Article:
To Walt’s dismay Chris bristled at this small dollop of fatherly advice. The only effect it seemed to have was to make him even less inclined to share his plans.
“Chris,” says Billie, “thought we were idiots for worrying about him.”
– mmm

“Near the end of his trip, it turned out, Chris had gotten lost in the Mojave Desert and had nearly succumbed to dehydration. His parents were extremely alarmed when they heard about this brush with disaster but were unsure how to persuade Chris to exercise more caution in the future. “Chris was good at almost everything he ever tried,” Walt reflects, “which made him supremely overconfident. If you attempted to talk him out of something, he wouldn’t argue. He’d just nod politely and then do exactly what he wanted.”
– ah wow. I also had a few dangers: the ATV incident, and I still have to learn to swim.

“After leaving Virginia, Chris drove south and then west across the flat Texas plains, through the heat of New Mexico and Arizona, and arrived at the Pacific coast. Initially, he honored the agreement to phone regularly, but as the summer wore on, the calls became less and less frequent. He didn’t appear back home until two days before the fall term was to start at Emory. When he walked into the Annandale house, he had a scruffy beard, his hair was long and tangled, and he’d shed thirty pounds from his already lean frame.”
– sounds like me after any trip, lol. The calling part is a problem too, but less so when I’m in a city.

“In 1986, on the sultry spring weekend that Chris graduated from Woodson High School, Walt and Billie threw a party for him. Walt’s birthday was June 10, just a few days away, and at the party Chris gave his father a present: a very expensive Questar telescope.
“I remember sitting there when he gave Dad the telescope,” says Carine. “Chris had tossed back a few drinks that night and was pretty blitzed. He got real emotional. He was almost crying, fighting back the tears, telling Dad that even though they’d had their differences over the years, he was grateful for all the things Dad had done for him. Chris said how much he respected Dad for starting from nothing, working his way through college, busting his ass to support eight kids. It was a moving speech. Everybody there was all choked up. And then he left on his trip.”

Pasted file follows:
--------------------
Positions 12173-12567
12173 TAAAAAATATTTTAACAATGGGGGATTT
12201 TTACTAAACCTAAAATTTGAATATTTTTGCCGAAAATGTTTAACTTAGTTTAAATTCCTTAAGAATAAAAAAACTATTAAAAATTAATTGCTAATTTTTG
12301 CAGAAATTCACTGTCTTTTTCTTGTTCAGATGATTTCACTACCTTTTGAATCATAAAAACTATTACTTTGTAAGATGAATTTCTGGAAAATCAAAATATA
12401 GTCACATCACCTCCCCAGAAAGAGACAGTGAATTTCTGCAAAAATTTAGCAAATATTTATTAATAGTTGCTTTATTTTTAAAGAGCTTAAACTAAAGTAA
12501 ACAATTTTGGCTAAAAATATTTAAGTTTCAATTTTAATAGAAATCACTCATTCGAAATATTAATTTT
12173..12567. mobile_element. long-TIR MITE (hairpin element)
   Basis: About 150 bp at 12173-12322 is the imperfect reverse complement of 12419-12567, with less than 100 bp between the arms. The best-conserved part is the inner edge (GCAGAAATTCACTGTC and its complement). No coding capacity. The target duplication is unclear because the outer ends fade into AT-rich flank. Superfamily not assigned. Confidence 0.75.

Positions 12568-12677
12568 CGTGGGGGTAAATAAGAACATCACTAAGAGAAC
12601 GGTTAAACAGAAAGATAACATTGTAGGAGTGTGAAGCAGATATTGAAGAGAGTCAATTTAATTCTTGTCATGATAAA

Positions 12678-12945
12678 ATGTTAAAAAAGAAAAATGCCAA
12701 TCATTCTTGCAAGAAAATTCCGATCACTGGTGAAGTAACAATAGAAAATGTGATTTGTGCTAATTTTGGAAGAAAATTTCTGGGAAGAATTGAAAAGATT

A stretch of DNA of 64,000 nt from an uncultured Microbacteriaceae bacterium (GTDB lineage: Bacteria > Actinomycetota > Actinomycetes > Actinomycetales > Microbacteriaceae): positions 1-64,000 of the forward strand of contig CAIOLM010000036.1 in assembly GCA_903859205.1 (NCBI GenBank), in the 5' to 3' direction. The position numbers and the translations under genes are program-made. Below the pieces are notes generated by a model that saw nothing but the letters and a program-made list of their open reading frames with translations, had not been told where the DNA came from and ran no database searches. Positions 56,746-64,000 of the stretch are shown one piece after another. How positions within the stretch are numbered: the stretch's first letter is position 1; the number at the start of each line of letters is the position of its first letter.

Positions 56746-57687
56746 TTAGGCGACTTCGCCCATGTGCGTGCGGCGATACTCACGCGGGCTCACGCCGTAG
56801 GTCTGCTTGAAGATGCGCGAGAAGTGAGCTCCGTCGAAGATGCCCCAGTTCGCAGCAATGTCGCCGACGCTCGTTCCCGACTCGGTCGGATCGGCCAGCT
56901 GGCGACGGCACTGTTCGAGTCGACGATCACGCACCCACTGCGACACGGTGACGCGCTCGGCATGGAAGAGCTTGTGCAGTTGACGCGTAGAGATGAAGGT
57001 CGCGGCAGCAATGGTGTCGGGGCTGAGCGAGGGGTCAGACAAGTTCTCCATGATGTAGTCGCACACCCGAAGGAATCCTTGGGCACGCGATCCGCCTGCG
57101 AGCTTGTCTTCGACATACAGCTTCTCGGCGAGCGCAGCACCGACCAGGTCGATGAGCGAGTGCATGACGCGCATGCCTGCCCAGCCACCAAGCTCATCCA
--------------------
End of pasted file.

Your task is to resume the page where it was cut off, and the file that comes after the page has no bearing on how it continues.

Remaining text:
– sounds like how I feel, but, I never said it directly to him.

“For children are innocent and love justice, while most of us are wicked and naturally prefer mercy.”
– Chesterton

“When I mentioned the offer to Chris,” says Walt, “he wouldn’t even consider it. He told his boss that he had other plans.” As soon as high school was over, Chris declared, he was going to get behind the wheel of his new car and spend the summer driving across the country.”
– sounds like my confidence after my first job

“In a matter of a few months, half a dozen other students were working under him, and he’d put seven thousand dollars into his bank account. He used part of the money to buy the yellow Datsun, the secondhand B210.”
– my Mazda 3 was far more expensive purchase, but similar in that it was a compact, desired hatchback, and okay fuel efficiency

“Her son, the teenage Tolstoyan, believed that wealth was shameful, corrupting, inherently evil—which is ironic because Chris was a natural-born capitalist with an uncanny knack for making a buck. “Chris was always an entrepreneur,” Billie says with a laugh. “Always.”
– mmm, capitalism as outlet and motivation for creativity as a kid. Sold vegetables and printer copies

“hey didn’t flaunt their modest wealth, but they bought nice clothes, some jewelry for Billie, a Cadillac. Eventually, they purchased the townhouse on the bay and the sailboat. They took the kids to Europe, skiing in Breckenridge, on a Caribbean cruise. And Chris, Billie acknowledges, “was embarrassed by all that.”
– mmmm, I really shouldn’t have gone on that Caribbean trip. I was really old at that time. Very embarrassing for myself at that time, not so much for my family. That’s okay, I understood that they’re human.

“McCandless’s personality was puzzling in its complexity. He was intensely private but could be convivial and gregarious in the extreme. And despite his overdeveloped social conscience, he was no tight-lipped, perpetually grim do-gooder who frowned on fun. To the contrary, he enjoyed tipping a glass now and then and was an incorrigible ham.”